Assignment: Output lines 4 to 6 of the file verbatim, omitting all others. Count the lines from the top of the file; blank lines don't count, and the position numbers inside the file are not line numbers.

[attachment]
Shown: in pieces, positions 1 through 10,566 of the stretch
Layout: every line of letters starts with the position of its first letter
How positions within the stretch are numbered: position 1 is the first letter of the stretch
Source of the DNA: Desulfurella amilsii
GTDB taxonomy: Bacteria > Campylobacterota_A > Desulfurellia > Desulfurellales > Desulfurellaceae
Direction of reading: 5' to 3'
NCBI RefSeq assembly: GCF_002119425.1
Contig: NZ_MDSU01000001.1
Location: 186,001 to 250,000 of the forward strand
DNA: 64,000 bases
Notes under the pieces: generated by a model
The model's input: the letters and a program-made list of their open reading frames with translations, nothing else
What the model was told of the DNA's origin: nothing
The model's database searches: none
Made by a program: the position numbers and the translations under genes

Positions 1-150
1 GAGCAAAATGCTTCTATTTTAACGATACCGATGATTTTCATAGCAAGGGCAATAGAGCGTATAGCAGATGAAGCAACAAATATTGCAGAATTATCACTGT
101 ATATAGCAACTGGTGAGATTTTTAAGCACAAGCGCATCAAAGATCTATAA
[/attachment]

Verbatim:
Source of the DNA: Desulfurella amilsii
GTDB taxonomy: Bacteria > Campylobacterota_A > Desulfurellia > Desulfurellales > Desulfurellaceae
Direction of reading: 5' to 3'